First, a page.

The prismatic axis elastic-joint 190 resists deflection along this axis 63. It consists of the cylindrical intermediate shaft 175, a linear bearing 191, and two compression springs 192, 193 that bilaterally compliantly constrain the linear bearing 191 between two snap rings 195, 196 attached to the intermediate shaft 175. The two compression springs 192, 193 each unilaterally constrain the linear bearing 191 therebetween (each in compression only). If the two springs 192, 193 are not preloaded against each other, the effective stiffness of the joint is equal to the stiffness k of the two identical springs. If the two are preloaded to eliminate the possibility of translational backlash, the effective stiffness is k if each spring 192, 193 has stiffness k/2.

The force generated by the prismatic axis elastic-joint 190 is determined by the deflection of the spring and the orientation of the component central axis 63. The direction and line of action of the force is determined by the geometry of the connection of the line spring 100 to the support body 10 and the floated body 5. The magnitude of the force is determined by the effective stiffness of the axis elastic-joint 190 and the deflection along the component axis 63.

Consider an arbitrary twist δX (deflection in translation and rotation) of a coordinate frame attached to the floated body at connection point 66, ##EQU1## where θ is the angular displacement.

If the direction along the component axis 63 is defined as n, then the force f transmitted by the elastic component is:

f=k(δx·n)n

and the torque τ transmitted is zero.

The wrench F (force and torque) that results from the imposed twist δ X for a line spring, then is: ##EQU2##

The line spring 100 can only transmit a pure force at the connection point 66 of the elastic component to the floated body 5.

Torsional Spring

The preferred embodiment of the torsional spring 200 is illustrated in FIG. 4. The function of torsional spring 200 is to compliantly resist rotation about its axis but resist no other form of motion. The structure of torsional spring 200 consists of the two sets of 2-axis gimbals 60, 65 (which define the axis of the torsional spring 200), a prismatic axis free-joint 285, and a revolute axis elastic-joint 290.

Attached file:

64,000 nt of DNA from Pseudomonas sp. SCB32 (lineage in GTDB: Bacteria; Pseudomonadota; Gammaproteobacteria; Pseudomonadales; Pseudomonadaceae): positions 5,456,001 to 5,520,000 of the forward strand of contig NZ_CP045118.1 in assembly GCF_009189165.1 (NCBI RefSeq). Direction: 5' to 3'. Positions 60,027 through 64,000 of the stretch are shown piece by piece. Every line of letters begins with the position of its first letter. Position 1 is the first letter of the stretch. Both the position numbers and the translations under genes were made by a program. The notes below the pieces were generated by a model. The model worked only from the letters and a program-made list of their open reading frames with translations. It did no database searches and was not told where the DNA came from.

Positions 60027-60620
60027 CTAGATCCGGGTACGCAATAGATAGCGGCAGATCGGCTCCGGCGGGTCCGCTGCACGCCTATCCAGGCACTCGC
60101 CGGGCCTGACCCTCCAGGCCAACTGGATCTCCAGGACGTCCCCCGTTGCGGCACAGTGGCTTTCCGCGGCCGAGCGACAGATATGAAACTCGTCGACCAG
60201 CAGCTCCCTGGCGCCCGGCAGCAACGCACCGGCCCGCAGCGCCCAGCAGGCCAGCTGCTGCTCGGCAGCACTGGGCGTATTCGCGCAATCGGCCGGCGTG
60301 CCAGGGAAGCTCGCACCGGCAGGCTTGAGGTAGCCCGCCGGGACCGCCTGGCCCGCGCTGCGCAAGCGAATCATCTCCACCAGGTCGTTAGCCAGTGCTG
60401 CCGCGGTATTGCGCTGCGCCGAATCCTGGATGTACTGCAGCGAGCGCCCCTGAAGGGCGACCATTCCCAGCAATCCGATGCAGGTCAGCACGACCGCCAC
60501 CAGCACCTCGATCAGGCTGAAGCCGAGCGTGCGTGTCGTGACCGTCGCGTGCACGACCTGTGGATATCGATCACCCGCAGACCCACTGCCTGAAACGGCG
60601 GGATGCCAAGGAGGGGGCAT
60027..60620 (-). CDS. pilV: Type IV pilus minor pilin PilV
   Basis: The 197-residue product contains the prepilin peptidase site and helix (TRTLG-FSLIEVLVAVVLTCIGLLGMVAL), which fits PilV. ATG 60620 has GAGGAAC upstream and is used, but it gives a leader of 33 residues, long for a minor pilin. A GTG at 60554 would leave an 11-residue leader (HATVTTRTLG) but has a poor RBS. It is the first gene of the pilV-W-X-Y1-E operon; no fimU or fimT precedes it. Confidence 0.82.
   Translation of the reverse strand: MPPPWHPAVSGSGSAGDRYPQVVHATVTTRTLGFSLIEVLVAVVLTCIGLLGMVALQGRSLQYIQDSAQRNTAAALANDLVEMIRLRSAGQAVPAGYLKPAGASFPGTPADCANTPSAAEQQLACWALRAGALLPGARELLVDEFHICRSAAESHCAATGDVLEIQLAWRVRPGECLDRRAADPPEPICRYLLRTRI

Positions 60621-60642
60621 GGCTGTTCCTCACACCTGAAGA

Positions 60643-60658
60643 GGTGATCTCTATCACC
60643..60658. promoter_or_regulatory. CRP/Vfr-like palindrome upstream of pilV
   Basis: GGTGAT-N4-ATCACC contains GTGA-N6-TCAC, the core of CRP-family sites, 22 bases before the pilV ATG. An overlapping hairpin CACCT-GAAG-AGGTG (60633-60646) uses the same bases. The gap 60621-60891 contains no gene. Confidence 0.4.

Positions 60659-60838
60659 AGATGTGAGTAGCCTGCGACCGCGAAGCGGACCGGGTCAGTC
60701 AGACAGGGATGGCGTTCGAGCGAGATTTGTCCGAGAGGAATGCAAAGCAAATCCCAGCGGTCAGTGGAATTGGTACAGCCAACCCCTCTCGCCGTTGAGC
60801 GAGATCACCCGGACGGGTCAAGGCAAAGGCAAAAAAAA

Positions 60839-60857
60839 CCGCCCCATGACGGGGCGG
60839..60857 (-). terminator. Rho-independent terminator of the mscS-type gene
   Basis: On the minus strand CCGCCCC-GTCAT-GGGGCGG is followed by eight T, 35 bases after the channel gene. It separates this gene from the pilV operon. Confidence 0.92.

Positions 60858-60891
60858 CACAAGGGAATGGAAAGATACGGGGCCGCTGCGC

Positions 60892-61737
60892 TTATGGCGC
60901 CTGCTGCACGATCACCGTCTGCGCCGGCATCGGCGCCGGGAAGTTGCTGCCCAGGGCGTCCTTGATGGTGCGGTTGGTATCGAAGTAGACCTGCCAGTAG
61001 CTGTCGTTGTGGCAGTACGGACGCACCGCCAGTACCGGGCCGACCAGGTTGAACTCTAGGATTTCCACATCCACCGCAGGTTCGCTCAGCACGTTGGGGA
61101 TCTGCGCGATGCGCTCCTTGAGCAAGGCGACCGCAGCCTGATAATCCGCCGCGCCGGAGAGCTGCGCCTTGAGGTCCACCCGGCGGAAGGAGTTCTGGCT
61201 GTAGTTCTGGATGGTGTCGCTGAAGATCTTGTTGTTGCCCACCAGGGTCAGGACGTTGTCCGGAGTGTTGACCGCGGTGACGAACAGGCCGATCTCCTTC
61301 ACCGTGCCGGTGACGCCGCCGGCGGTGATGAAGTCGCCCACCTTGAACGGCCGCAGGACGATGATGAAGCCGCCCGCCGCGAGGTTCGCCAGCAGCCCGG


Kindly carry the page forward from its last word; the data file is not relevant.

The two sets of 2-axis gimbals 60, 65 are identical in function and structure to those previously described for the typical elastic component 63 of FIG. 2.

The prismatic axis free-joint 285 consists of a ball spline 284 mounted on intermediate shaft 275 so as to prevent all motion other than translation along the component central axis 63. A movable ball spline nut 286 is prevented from being removed from a spline shaft end 289 of shaft 275 by two slip rings 287, 288. A support shaft 270 is attached to gimbal 60 and has an inner end coupled to a bored intermediate shaft 275 by the axis free-joint 285.

The two sets of 2-axis gimbals 60, 65 together with the prismatic axis free-joint 285 allow 5 degrees of freedom. Only rotation about the component axis 63 can be resisted.

The revolute axis elastic-joint 290 resists rotation about this axis 63. It consists of the bored intermediate shaft 275, a two piece float shaft having components 281, 282 joined by a coupling 282, two conventional (rotary) bearings 294, 295 mounted adjacent to each other on the float shaft 281, and two helical torsional springs 292, 293 mounted on float shaft 281 that bilaterally compliantly constrain the rotational position of the float shaft 280 relative to the intermediate shaft 275. The two helical torsional springs 292, 293 each unilaterally constrain the relative rotary motion of the intermediate shaft 275 with respect to the float shaft 280 (act only in the direction that causes the coils to expand). If the two springs 292, 293 are not preloaded against each other, the effective stiffness of the joint is equal to the stiffness k of the two identical springs 292, 293. If the two are preloaded to eliminate the possibility of rotational backlash, the effective stiffness is k if each spring 292, 293 has stiffness k/2.

The torque generated by the revolute axis elastic-joint 290 is determined by the deflection of the spring and the orientation of the elastic component axis 63. The direction of the torque is determined by the geometry of the connection of the torsional spring 200 to the support body 10 and the floated body 5. The magnitude of the torque is determined by the effective stiffness of the axis elastic-joint 290 and the angular deflection about the component axis 63.

Consider an arbitrary twist δ X (deflection in translation and rotation) of a coordinate frame attached to the floated body at connection point 66, ##EQU3## where θ is the angular displacement.

If the direction along the component axis 63 is defined as n, then the torque τ transmitted by the elastic component is:

τ=k(δθ·n)n

and the force f transmitted is zero.

The wrench F (force and torque) that results from the imposed twist δ X for a line spring, then is: ##EQU4##

The torsional spring 200 can only transmit a pure torque about the elastic component axis 63 to the floated body 5.

Screw Springs

The wrenches transmitted using the line spring 100 or torsional spring 200 are either a pure force or a pure torque at the connection point 66 to the floated body 5. The limitations imposed on the form of the wrench produced have associated with them limitations on the form of spatial compliance behavior that can be achieved (using only these two types of springs). The screw spring behavior--behavior that couples the translational and rotational components of motion along/about an axis--must be used to realize arbitrary spatial compliance matrices. Two types of screw springs 300, 400 are described in detail below.